Nothing beats an ice-cold beer, but it takes a lot of work to get from barley and hops plants to that beautiful can, bottle or glass in your hand. To better appreciate that process, we sat down with Molson master brewer Jonathan Lowes. Here’s what we learned about making the kind of beverage—like Molson M, the world’s only microcarbonated lager—that flies off the shelves in Canada, America and all over the world.

Mashing
“Of course we start with only the finest ingredients,” says Lowes, stressing the importance of quality from the beginning. This includes malted barley grown on the prairies of Canada. “First we mill the barley to expose the starch.” This process is called mashing. Enzymes break down the starches into simple carbohydrates that yeast can metabolize. This also creates three things: Alcohol (of course), carbon dioxide and flavors. “After about an hour all these ingredients have been been broken down to simple sugars.” The beer is then ready for the next step…

Lautering
“The best analogy is perhaps a giant coffee filter—we separate what’s left of the barley’s husk from the sugar solution.” The solution, called wort, is then boiled. Hops—female flower clusters of a hop species, Humulus lupulus, that act as a flavoring and stability agent—are added. This also takes about an hour. “The whole point of boiling the beer is first to sterilize it and second to dissolve the hops into the solution. Some color is generally added, but we also want to remove things like dimethyl sulfite, which smells a bit like canned corn.” After boiling the beer is cooled before yeast is added. The temperature varies by brand, but Molson cools theirs to 10 degrees Celsius.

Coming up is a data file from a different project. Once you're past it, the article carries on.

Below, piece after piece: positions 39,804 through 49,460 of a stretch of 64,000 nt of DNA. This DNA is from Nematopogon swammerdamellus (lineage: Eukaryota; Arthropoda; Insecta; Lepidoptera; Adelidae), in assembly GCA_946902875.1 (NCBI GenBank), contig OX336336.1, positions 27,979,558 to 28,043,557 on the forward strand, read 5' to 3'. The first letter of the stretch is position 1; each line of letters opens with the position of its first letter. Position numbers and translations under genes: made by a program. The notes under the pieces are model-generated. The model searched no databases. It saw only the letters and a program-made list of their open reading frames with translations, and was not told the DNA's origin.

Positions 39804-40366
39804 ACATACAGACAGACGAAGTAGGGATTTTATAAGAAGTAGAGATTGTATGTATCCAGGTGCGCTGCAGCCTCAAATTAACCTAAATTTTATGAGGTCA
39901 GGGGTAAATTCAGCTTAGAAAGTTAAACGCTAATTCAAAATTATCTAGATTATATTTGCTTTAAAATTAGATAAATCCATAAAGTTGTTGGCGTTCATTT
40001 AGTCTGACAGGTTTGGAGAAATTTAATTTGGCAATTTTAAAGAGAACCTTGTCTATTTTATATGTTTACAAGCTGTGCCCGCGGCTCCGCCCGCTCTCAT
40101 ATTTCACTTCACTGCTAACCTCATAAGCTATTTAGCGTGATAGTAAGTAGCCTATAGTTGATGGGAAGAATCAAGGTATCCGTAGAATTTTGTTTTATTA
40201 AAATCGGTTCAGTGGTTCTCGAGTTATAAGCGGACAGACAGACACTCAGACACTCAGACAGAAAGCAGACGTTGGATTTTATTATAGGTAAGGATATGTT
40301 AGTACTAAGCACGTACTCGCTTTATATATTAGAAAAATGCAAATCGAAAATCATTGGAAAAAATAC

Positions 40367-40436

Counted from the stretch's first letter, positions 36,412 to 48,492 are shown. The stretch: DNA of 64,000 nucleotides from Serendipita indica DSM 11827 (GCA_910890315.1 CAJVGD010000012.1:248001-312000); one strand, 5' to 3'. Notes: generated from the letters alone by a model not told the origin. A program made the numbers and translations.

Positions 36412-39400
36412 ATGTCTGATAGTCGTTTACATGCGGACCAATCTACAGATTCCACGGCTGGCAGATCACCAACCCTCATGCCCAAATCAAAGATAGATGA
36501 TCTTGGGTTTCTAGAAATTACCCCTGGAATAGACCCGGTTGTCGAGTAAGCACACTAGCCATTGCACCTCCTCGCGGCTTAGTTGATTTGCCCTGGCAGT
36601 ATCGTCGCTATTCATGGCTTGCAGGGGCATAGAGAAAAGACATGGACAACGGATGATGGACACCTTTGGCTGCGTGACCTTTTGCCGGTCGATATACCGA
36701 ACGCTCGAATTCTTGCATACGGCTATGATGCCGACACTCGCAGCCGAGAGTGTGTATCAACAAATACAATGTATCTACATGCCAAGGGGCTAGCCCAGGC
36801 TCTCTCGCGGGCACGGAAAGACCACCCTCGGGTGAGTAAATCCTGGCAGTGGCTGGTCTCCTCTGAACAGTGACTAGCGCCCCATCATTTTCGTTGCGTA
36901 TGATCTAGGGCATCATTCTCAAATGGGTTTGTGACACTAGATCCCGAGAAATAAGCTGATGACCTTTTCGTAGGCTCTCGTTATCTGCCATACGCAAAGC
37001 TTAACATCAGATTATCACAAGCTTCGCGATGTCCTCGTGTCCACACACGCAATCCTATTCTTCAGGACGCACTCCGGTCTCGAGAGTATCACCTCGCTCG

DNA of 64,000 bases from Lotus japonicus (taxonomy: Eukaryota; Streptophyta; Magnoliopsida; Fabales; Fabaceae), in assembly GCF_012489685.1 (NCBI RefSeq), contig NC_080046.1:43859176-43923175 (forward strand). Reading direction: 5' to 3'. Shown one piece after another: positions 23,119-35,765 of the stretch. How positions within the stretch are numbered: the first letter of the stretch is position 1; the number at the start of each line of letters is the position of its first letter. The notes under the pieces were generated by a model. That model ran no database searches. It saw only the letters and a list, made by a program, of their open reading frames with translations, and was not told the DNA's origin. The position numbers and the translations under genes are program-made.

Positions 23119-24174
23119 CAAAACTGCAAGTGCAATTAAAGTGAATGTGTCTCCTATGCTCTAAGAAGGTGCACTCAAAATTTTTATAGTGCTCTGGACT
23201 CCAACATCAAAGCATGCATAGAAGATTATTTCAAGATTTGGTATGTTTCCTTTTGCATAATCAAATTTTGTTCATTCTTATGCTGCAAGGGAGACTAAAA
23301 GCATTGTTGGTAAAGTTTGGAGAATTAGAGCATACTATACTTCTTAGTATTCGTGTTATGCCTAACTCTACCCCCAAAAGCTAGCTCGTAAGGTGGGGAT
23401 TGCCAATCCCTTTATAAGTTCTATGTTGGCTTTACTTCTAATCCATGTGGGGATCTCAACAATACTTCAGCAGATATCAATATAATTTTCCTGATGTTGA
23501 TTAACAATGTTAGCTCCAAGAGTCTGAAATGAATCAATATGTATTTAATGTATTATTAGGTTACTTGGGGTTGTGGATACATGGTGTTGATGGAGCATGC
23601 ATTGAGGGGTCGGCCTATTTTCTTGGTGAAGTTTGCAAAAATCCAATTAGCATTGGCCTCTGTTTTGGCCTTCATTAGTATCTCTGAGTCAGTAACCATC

Fermentation, Maturation and Filtering
Fermentation and maturation are the part of the process where wort becomes beer. “Fermentation takes 240 hours. It’s a very long and cold process.” This is where most of the alcohol and flavor comes from. The yeast is then removed from the beer because, in the words of Lowes, “it’s done its job.” It’s now time to mature the beer in food-grade stainless steel vats before filtering. This gives the beer the brilliant color, as well as rounding out the flavor notes to make them more balanced. Carbonation is then added, as fermentation provides only about half of the carbon dioxide in the final bottle of beer a customer drinks. All told, the process takes 21 days from the kettle to a bottle.

Lagers Versus Ales
Molson M is, of course, a lager. But how does the process differ for ales. “It’s mostly about what strain of yeast you use,” explains Lowes. Whereas yeast used in fermenting lagers settles on the bottom, ale yeast settles at the top of the cask. Other than that, the process is very similar.

Dream Job?
Becoming a brew master isn’t like getting a job at the local bottling plant. It takes years of specialized education. “I got my degree in microbiology, but I didn’t want to work in a lab,” notes Lowes. So he then attended Heriot-Watt University in Edinburgh, Scotland, to obtain his Master Brewer degree. Most folks seeking an advanced degree in beer brewing there had similar backgrounds, with biochemistry and microbiology being standard. After that he worked at a number of local Molson breweries before moving on to the home office. Lesson? Study science, focus more on your schoolwork than your 12-ounce curls and one day you just might become a master brewer yourself. Having lovely ladies serve it to thirsty customers is just a bonus, really.